Another think that makes this book worth buying is its diverse explorations on what constitutes the writing world. Curious about the editing and publishing milieu? The chapter “Voice of Editor: Menilik Dapur Pikiran Para Editor Tentang Dunia Kepengarangan” (Voice of Editor: What Editors Think of the Writing World) may feed your curiosity, as it features advice, rules and demands from established editors around the world. Facing writer’s block and finding it hard to produce ideas?
by Nindya Soraya Dharma
One day, Indonesian writer Dewi “Dee” Lestari posted on Instagram a picture of books on story crafting she was reading. The post proves to me one thing: Writing is indeed laborious, yet it is rewarding. While Dee never fails to amaze us with her fantastic, out-of-this-world books, a productive writer like her still feeds her mind and sharpens her skills through theories on writing. Thus, I try to invest in good writing books to learn about the concepts and experiences that shape one as a prolific writer.
Memikirkan Kata: Panduan Menulis Untuk Semua (Contemplating Words: A Writing Guide for Everyone), published by Galeri Buku Jakarta in August, is one of my ultimate picks. Adorned with photographs of legendary authors like Virginia Woolf and Gabriel Garcia Marquez on colorful pages that are truly a feast for the eyes, the book accentuates critical aspects aspiring writers may need in their writing journey. Instead of a mere guide on how to write, the book serves as a compendium of world-famous and Indonesian authors’ stories, unfolding the art of composing writings in its multi-layered dimensions.
The book begins by inviting its reader to dig deeper into involving senses in our writing routine. As words are the building blocks of our writing and the product of our thoughts, they require a mental process to ignite the production. Hence, the early chapters encourage us to “listen and read more” to make the writing process a bodily experience before swiftly moving to “more workable writing procedures” in the subsequent section of the book: Natalie Goldberg’s technique in “Kaidah Praktik Menulis” (The Principles of Writing), for instance. In this part, Goldberg demonstrates her approach that mainly centers on self-discipline and the importance of specificity in describing nuances in our fiction. As for non-fiction, like essays, the book provides a thinking guide that may direct us to produce the needed ideas.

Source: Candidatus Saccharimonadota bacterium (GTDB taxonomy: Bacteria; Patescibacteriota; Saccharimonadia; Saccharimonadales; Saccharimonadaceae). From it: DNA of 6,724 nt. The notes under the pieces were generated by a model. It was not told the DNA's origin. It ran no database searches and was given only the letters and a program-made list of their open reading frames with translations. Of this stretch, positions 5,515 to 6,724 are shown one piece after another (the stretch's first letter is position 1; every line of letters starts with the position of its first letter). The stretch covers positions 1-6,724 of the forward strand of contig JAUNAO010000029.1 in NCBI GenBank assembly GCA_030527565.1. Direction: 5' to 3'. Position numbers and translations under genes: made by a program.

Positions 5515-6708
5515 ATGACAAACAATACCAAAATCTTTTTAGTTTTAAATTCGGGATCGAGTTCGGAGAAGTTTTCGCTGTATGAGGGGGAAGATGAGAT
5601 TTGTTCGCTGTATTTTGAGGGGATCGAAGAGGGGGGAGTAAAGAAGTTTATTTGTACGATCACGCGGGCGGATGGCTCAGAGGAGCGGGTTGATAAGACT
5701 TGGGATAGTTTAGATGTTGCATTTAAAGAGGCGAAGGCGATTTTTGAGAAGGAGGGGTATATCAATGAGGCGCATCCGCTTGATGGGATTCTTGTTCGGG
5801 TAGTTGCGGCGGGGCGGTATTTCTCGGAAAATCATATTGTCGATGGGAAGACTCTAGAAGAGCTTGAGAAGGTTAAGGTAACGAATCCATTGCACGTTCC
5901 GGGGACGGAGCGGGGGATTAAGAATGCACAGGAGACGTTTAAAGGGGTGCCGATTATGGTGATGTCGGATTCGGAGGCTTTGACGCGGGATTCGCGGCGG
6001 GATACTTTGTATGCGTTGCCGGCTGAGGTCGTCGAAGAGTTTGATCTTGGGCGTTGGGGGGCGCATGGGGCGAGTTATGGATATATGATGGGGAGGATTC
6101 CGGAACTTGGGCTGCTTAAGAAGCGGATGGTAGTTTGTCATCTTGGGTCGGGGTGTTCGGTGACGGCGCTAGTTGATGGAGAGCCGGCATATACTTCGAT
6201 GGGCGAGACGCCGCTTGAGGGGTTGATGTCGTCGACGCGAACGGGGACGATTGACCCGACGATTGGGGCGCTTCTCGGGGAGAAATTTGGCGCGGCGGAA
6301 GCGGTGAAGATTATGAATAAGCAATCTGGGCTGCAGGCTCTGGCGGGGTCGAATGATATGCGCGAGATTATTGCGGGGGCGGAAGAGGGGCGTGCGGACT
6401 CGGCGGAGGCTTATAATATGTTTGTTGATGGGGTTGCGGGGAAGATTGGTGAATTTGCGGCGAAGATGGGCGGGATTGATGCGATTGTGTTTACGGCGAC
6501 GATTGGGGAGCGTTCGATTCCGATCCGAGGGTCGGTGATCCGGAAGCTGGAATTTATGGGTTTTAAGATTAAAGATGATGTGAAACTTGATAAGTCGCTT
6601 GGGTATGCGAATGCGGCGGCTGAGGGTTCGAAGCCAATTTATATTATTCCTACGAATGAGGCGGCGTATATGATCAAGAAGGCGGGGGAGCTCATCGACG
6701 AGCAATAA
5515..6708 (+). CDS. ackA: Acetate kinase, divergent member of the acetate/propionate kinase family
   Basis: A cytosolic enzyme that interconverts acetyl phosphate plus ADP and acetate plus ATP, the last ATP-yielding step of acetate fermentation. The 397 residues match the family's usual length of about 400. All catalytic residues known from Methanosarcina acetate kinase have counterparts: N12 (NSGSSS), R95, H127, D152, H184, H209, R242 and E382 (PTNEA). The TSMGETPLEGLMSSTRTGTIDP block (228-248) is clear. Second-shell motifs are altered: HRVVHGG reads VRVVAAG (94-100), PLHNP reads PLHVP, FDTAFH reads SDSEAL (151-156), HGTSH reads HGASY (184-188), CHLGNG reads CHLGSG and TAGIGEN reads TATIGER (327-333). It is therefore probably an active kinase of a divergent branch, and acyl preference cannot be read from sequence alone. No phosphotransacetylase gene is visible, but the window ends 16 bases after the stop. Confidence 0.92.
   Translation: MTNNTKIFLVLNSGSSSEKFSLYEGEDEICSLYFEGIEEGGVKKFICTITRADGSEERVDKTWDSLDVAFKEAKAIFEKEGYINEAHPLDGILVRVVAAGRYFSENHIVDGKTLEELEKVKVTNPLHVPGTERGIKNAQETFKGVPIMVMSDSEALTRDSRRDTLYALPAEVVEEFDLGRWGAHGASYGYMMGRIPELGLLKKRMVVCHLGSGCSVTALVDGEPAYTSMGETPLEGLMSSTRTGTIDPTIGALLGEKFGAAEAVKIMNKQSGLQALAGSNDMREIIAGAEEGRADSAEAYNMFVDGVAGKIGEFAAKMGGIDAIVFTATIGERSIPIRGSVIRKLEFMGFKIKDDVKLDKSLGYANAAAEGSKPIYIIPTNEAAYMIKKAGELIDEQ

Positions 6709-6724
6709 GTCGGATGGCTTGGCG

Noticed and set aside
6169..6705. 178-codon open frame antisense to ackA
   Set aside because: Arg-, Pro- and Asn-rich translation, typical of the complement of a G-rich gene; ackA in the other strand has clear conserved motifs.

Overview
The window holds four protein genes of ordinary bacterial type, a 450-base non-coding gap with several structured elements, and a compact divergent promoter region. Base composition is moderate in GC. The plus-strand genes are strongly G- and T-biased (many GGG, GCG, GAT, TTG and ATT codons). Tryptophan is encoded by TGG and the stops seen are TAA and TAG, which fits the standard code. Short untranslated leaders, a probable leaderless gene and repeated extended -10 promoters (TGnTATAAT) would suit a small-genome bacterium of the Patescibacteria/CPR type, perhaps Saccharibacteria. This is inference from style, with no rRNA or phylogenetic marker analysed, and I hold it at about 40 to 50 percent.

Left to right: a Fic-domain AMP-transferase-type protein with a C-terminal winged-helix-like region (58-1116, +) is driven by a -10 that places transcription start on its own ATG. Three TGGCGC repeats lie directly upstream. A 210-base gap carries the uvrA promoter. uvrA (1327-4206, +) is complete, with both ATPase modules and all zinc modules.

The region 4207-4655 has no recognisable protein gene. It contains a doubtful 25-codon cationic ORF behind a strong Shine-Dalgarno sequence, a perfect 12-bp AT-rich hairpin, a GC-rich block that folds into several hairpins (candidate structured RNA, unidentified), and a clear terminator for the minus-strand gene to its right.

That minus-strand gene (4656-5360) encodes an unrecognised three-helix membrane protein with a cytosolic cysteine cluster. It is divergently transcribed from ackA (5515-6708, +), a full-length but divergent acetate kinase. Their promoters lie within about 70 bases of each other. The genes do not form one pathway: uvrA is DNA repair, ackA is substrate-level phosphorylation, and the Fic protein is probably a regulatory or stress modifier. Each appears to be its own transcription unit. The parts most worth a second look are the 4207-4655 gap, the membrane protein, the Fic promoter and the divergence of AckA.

In other chapters, though, the composition comprises miniature autobiographies of authors that make up the greater portion of the entire book. While other writing books only focus on an author’s life, Memikirkan Kata offers experiences from many famous authors, such as Haruki Murakami, Kurt Vonnegut and Orhan Pamuk, as well as Indonesian authors like Joko Pinurbo, W.S. Rendra, Intan Paramaditha and Alfrizal Malna.
These narrations prove that rejection, desperation and strenuous effort have become the norm in writing. It took months for Gabriel Garcia Marquez and Philip Roth to write the introductory paragraphs, as shown in “Yang Paling Susah adalah Paragraf Pertama” (The First Paragraph is The Hardest) and “Kalimat Pertama Novel Butuh Perjuangan” (The Struggle of the First Sentence). Stanley Kunitz in “Puisi Sempurna di Kepala, Bahasa Merusaknya” (My Poem is Perfect in My Head, Until Language Ruins It) found that converting ideas to language is extremely difficult as we have to find the right rhythm. To overcome such hardship, Joan Didion in “Cara Terbaik agar Tidak Gagal Menulis Novel” (The Best Way to Avoid Failure Writing A Novel) dismissed the “perfect writing” notion and let herself improve throughout her writing journey. Haruki Murakami in “The Interview: Saya Kurang Suka dengan Gaya Kepenulisan Realis” (The Interview: I Don’t Like Realistic Writing Style), similarly, used a unique approach in his creative writing process by deciding the ending as he writes to advance his storyline.